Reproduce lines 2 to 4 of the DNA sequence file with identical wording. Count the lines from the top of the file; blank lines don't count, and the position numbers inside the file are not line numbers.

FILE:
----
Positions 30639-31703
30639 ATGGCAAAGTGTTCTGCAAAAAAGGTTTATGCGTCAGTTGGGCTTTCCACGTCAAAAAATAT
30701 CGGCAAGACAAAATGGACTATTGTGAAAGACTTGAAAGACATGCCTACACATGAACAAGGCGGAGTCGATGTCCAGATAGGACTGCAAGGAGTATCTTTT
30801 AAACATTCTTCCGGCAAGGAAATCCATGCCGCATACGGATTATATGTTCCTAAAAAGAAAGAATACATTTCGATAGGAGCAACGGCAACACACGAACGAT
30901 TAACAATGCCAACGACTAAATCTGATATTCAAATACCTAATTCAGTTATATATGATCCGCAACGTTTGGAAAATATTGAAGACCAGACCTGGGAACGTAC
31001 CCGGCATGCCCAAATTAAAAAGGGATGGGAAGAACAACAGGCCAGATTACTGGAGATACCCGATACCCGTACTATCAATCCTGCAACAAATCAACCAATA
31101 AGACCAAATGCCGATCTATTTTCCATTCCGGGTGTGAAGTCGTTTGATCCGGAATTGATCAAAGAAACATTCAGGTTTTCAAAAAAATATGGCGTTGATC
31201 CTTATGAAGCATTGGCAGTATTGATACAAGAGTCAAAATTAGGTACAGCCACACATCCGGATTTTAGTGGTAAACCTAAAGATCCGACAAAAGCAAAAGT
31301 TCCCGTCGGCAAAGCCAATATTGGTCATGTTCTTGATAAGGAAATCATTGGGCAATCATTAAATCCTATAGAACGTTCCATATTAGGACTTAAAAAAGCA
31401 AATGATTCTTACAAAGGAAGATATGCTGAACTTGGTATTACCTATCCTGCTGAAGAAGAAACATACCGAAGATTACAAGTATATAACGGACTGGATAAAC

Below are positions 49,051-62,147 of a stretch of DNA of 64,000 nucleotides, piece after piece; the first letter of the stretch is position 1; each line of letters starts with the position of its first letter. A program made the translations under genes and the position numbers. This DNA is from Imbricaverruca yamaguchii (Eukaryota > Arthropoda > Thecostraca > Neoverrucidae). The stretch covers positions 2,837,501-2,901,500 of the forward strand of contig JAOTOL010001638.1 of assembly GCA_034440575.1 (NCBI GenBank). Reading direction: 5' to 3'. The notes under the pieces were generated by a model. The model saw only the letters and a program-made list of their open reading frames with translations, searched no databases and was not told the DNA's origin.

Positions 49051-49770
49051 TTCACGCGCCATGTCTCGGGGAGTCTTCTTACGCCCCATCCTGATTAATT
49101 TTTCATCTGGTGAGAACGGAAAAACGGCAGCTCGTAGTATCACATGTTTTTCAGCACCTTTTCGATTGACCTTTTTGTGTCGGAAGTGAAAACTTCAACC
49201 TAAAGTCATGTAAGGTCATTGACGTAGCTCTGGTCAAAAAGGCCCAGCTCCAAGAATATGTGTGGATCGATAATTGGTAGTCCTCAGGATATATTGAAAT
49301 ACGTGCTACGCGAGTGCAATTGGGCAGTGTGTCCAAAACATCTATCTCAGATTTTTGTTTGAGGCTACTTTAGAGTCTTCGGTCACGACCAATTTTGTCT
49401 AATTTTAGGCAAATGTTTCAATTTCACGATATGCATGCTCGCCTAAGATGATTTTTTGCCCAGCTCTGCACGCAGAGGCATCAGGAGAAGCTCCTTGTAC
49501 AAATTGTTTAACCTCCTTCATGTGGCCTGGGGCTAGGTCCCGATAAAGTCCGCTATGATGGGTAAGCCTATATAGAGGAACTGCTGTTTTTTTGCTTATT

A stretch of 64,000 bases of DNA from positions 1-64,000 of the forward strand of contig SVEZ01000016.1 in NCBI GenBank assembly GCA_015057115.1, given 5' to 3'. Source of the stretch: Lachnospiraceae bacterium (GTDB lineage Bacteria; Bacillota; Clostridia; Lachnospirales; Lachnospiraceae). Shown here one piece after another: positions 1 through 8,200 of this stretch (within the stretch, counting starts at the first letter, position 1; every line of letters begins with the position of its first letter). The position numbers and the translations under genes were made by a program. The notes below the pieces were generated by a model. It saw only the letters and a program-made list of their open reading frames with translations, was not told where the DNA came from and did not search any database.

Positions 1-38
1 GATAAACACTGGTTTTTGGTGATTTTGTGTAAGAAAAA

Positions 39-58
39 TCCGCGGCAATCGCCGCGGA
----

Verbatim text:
30639 ATGGCAAAGTGTTCTGCAAAAAAGGTTTATGCGTCAGTTGGGCTTTCCACGTCAAAAAATAT
30701 CGGCAAGACAAAATGGACTATTGTGAAAGACTTGAAAGACATGCCTACACATGAACAAGGCGGAGTCGATGTCCAGATAGGACTGCAAGGAGTATCTTTT
30801 AAACATTCTTCCGGCAAGGAAATCCATGCCGCATACGGATTATATGTTCCTAAAAAGAAAGAATACATTTCGATAGGAGCAACGGCAACACACGAACGAT